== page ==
(Editor’s note: Information in this article is subject to change as the GSEs continue to update requirements.)
BLOG VIEW: According to Pew Research, about 16 million Americans are self-employed in the United States. This means about 10% of jobs in the U.S. are people working for themselves and owning their own businesses. With such a high number of self-employed workers, lenders can expect to work with at least one self-employed borrower during their career.
Each type of borrower requires some individualized attention, and self-employed borrowers are certainly no exception. A self-employed borrower is someone that owns 25% or more of a business and that business will be a source of the income used to repay the mortgage loan. Due to the nature of their income, there are quite a few different steps to take to ensure the borrower qualifies for the loan and is using appropriate funds. For agency or qualified mortgage (QM) loans, lenders must gather unique information from self-employed borrowers and communicate that effectively so that both lenders and borrowers are able to keep the process running smoothly.
When dipping your toe in the self-employed borrower pool, it is important to have an open dialogue about their financial history. Let them know that they must be transparent about incomes and financial history. Simply providing a tax return won’t always be enough for lenders to understand the borrower’s unique situation. Getting context from the borrower will help lenders identify any spots in the mortgage lending process that may need some extra attention.
It also is important that lenders clearly communicate what they need from borrowers so there aren’t any delays in the process. For agency or QM loans, lenders will need a full set of both personal and business tax returns with schedules, worksheets and statements. Often times, borrowers will not provide comprehensive information, likely only providing a tax return, which may lead to snags down the road. Lenders should be very clear about all the required information and documentation they’ll need from the borrower in order to create a seamless and positive experience.
There are a couple of tips that lenders should keep in mind as they work with borrowers who own their own businesses. The first is to analyze if the business is solvent and profitable.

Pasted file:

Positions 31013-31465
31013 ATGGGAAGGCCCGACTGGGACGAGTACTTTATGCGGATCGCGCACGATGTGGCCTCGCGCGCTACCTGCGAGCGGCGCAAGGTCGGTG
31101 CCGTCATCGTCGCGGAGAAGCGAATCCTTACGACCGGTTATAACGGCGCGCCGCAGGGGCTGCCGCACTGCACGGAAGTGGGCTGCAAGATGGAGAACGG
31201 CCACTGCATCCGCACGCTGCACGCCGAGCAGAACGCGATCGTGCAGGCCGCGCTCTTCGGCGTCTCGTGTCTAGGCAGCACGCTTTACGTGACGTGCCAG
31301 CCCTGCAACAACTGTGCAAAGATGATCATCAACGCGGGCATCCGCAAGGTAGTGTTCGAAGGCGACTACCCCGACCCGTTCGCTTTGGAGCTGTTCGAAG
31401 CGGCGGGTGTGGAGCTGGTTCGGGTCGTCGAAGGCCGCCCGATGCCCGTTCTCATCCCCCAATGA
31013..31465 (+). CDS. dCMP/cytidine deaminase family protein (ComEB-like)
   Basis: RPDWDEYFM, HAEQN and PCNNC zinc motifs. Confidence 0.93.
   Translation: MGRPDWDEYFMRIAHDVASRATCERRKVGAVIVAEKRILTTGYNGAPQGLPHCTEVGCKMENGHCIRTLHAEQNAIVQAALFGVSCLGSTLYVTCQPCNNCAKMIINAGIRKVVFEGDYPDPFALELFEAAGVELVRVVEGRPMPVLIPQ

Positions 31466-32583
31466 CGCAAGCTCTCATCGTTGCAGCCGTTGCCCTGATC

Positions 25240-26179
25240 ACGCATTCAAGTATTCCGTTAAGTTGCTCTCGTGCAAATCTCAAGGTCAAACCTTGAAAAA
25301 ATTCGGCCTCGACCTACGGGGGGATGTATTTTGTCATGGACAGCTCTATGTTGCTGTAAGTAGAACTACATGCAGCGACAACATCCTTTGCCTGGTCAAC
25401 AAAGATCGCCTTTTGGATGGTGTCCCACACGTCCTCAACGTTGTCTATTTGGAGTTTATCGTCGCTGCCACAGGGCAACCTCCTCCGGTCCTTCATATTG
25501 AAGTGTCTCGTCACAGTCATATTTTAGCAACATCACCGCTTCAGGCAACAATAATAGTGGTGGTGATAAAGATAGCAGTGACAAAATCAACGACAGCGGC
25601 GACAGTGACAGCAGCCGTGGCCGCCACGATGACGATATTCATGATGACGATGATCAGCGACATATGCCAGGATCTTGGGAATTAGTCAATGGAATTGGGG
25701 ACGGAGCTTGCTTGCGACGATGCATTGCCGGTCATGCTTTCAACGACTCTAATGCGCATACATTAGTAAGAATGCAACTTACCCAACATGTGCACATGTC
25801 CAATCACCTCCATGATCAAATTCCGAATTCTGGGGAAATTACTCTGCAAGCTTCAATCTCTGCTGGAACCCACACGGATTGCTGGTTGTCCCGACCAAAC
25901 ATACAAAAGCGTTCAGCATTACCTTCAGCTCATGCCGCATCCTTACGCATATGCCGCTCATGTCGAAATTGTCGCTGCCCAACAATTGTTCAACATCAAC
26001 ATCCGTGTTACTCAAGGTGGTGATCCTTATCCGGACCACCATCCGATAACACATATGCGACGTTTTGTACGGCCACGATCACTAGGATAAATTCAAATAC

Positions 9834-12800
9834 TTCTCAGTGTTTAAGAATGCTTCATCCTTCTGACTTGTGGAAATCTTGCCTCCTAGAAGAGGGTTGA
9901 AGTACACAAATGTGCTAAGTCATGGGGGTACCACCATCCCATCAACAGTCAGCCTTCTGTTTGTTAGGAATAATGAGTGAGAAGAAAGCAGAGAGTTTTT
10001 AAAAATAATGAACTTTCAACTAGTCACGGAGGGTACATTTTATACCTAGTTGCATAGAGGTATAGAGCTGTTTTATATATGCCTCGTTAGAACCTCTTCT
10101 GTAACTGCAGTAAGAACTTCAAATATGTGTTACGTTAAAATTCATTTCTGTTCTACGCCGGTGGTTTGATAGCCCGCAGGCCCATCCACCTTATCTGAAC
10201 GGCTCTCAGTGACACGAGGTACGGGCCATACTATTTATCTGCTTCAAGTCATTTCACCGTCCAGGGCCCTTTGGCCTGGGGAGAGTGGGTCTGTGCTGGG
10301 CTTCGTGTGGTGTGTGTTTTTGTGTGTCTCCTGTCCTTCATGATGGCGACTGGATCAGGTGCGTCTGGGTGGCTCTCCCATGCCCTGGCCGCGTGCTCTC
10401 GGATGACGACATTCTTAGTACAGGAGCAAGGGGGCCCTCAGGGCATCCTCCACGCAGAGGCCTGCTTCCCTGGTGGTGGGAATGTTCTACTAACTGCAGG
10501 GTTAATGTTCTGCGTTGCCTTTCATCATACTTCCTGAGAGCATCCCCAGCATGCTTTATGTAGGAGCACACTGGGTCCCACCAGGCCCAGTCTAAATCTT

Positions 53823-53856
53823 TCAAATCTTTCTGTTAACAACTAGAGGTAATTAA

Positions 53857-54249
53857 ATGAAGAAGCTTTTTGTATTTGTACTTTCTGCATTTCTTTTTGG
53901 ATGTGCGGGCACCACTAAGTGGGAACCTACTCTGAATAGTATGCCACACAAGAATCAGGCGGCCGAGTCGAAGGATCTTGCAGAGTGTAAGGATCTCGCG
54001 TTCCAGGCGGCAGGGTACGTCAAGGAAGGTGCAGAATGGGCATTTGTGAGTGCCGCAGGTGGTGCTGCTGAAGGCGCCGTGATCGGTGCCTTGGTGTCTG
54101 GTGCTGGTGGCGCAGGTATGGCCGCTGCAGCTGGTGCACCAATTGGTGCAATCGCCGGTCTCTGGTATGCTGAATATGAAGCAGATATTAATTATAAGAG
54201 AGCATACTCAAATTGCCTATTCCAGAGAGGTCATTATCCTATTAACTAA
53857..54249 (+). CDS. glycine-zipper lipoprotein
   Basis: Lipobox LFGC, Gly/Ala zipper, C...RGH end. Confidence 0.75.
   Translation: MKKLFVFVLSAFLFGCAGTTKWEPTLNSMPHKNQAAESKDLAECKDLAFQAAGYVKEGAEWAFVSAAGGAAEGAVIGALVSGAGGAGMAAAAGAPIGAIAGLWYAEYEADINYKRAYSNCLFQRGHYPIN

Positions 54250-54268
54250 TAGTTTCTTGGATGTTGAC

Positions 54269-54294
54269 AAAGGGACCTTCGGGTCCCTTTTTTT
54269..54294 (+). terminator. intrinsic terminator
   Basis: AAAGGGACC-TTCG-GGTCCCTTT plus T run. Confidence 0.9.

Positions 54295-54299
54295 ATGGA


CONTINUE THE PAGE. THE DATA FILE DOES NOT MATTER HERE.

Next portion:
It also is important for lenders to know that there is no one line on the tax return they can look at in order to approve someone for a loan. They must be able to understand the whole return, including adjustments and more, in order to discern what the actual qualified income is that they can use. There will be quite a few numbers on the return that are meaningful, and lenders should be able to not only identify them, but understand them as well.
The COVID-19 pandemic also has introduced a few more intricacies into the process of working with self-employed borrowers. It is now more important than ever to assess the business by asking questions like: Is it stable? What is its potential cash flow? Was the business financially strong pre-pandemic and is it financially strong now? What is the product or service? Is it seasonal? Is the business open right now? Is it essential in the current environment? Lenders must really dig in and determine that the borrower’s personal income derived from this business will feasibly be enough to support a given loan.
Also, Fannie and Freddie recently announced that lenders will no longer just look at historical income over the past two years, but borrowers also will need an audited profit and loss statement (P&L), or one that can be backed up with business asset statements
Timing for the verification of the existence of the business has been cut down from 120 days prior to close to just 20 days now to prove the business is open and operating.
There always have been concerns about accessing business funds for personal mortgages, even before the pandemic, but this concern has increased recently. With many businesses now approved for Paycheck Protection Program (PPP) loans, it is increasingly important to verify that any business assets used for down payments or closing costs are not from PPP funds, as they are only meant to be allocated for payroll purposes. Additionally, lenders must verify that the withdrawal of those funds will not have a negative impact on the business.
Working with self-employed borrowers can present different challenges, especially in today’s environment, but that should not discourage lenders. It is important to be prepared to communicate clearly and set expectations for what is needed from the self-employed borrower, while also knowing what is expected of the lender. When communication is clear and expectations are set, lenders no longer need to view self-employed borrowers as a challenge, but an opportunity.
Marykay Scully is the director of customer education at Genworth Mortgage Insurance, leading the development of the company’s customer education curriculum.